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Annals of Surgery:
doi: 10.1097/SLA.0b013e31824e9112
Original Articles

Fistulotomy and Sphincter Reconstruction in the Treatment of Complex Fistula-in-Ano: Long-Term Clinical and Manometric Results

Arroyo, Antonio MD, PhD*,†; Pérez-Legaz, Juan MD*; Moya, Pedro MD*; Armañanzas, Laura MD*; Lacueva, Javier MD, PhD*,†; Pérez-Vicente, Francisco MD, PhD*,†; Candela, Fernando MD, PhD*,†; Calpena, Rafael MD, PhD*,†

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Abstract

Objective: To evaluate the long-term clinical and manometric results of fistulotomy and sphincter reconstruction for the treatment of complex fistula-in-ano.

Background: Complex fistula-in-ano is difficult to treat due to the occurrence of postoperative anal incontinence and the high rate of recurrence.

Methods: Seventy patients who were diagnosed with complex fistula-in-ano and underwent fistulotomy and sphincter reconstruction between October 2000 and October 2006 were analyzed in the present study. Preoperative assessment included physical examination, anorectal manometry, and anal endosonography. Appointments were scheduled every 6 months during the first and second year of treatment and every 2 years thereafter. Recurrence and incontinence were evaluated during each visit. Continence was assessed according to the Wexner continence grading scale. Anal manometry was performed 3 and 12 months after treatment and every 2 years thereafter. Anal endosonography was conducted 6 months after treatment.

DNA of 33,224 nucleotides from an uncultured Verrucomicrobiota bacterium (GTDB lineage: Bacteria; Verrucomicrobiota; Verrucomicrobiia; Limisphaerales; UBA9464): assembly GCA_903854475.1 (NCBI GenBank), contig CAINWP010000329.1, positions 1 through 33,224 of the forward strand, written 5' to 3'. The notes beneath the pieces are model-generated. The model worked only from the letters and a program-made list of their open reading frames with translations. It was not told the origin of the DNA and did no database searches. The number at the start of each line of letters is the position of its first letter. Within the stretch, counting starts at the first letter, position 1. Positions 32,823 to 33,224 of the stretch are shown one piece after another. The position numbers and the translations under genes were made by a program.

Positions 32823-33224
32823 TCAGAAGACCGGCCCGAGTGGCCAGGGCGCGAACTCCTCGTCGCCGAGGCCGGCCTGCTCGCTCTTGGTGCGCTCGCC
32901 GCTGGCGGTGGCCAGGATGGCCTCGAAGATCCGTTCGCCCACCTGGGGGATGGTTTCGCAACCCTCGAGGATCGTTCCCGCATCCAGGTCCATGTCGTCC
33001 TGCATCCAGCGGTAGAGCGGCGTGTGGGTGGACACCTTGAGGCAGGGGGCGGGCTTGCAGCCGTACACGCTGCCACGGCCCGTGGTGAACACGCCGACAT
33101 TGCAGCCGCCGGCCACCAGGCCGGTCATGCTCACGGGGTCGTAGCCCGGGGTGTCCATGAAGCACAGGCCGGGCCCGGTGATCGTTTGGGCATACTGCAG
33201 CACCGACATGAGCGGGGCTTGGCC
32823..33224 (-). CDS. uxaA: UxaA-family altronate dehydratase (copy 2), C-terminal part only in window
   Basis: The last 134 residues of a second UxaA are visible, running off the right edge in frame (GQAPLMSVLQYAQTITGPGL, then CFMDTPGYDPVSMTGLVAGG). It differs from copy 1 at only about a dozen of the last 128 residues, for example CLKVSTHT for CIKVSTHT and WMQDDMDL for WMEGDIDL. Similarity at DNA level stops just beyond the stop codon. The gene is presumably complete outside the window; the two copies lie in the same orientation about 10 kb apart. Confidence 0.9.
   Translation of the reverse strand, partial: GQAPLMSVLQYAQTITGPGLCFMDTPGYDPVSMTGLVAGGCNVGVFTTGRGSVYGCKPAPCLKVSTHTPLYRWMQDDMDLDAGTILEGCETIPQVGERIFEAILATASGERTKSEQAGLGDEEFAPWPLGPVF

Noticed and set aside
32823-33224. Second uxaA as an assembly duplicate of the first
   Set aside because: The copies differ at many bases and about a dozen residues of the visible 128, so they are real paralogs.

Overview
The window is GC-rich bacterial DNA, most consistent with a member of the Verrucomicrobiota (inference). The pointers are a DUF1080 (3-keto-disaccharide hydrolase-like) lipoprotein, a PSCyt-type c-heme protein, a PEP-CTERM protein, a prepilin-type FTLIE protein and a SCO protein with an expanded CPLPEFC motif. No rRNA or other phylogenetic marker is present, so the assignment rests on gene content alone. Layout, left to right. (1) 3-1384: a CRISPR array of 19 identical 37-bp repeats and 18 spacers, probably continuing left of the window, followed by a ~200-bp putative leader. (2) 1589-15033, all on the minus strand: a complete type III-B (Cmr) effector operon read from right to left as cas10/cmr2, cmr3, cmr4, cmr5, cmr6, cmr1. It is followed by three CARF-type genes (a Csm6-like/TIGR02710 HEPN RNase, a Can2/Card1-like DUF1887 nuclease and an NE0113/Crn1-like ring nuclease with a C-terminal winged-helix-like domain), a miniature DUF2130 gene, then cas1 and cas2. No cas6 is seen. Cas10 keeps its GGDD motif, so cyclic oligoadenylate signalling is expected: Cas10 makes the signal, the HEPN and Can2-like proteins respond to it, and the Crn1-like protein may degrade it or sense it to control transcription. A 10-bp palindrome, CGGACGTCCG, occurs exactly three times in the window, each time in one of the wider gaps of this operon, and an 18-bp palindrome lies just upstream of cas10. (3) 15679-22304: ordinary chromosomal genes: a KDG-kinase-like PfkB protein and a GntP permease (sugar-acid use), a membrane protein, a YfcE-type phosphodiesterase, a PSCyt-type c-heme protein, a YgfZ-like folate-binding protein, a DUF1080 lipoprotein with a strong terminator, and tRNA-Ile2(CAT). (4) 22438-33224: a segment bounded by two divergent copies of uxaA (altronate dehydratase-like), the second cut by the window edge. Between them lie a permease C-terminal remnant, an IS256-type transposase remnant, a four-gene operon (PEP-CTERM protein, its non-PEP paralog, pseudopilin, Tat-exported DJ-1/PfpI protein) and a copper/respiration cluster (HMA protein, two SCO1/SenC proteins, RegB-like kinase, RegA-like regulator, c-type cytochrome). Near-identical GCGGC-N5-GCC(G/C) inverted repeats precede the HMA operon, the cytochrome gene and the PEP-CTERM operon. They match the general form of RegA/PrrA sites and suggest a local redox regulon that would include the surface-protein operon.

Results: Fistulas were classified as medium-high trans-sphincteric in 64 patients (91.42%) and were recurrent in 22 patients (32%). Before surgery, 22 patients (32%) reported fecal incontinence, which improved after surgery in 15 cases (70%), from 6.75 to 1.88 (P < 0.005) on the Wexner Scale. Eight preoperative continent patients (16.6%) reported postoperative incontinence (Wexner Score < 3), and 6 patients (8.5%) had recurrent incontinence. Among these patients, 2 developed recurrent incontinence 6 months after treatment, 2 developed recurrent incontinence 1 year after treatment, 1 developed recurrent incontinence 2 years after treatment, and 1 developed incontinence 5 years after treatment.

Conclusions: Fistulotomy with sphincter reconstruction is an effective technique for the treatment of complex fistula-in-ano. Continence and anal manometry results were improved in incontinent patients and were not jeopardized in continent ones. Fistulotomy with sphincter reconstruction is an especially suitable technique for incontinent patients with recurrent fistulas.

© 2012 Lippincott Williams & Wilkins, Inc.

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